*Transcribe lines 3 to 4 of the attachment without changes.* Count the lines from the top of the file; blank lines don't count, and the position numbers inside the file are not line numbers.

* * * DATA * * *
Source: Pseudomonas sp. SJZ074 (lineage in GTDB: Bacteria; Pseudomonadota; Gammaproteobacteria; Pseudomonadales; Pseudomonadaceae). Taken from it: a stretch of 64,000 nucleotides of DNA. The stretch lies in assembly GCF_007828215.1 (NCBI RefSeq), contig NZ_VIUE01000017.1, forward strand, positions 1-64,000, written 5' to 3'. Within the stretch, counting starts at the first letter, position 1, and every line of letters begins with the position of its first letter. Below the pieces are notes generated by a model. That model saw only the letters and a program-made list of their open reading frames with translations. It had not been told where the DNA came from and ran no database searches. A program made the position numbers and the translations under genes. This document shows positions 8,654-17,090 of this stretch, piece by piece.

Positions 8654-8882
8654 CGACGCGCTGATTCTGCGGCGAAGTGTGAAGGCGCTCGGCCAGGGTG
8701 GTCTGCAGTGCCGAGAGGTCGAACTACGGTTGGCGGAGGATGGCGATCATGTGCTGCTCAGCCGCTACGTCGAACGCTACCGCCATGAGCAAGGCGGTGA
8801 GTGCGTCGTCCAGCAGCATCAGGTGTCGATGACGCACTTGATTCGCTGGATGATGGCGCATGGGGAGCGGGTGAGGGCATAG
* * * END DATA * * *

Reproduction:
8654 CGACGCGCTGATTCTGCGGCGAAGTGTGAAGGCGCTCGGCCAGGGTG
8701 GTCTGCAGTGCCGAGAGGTCGAACTACGGTTGGCGGAGGATGGCGATCATGTGCTGCTCAGCCGCTACGTCGAACGCTACCGCCATGAGCAAGGCGGTGA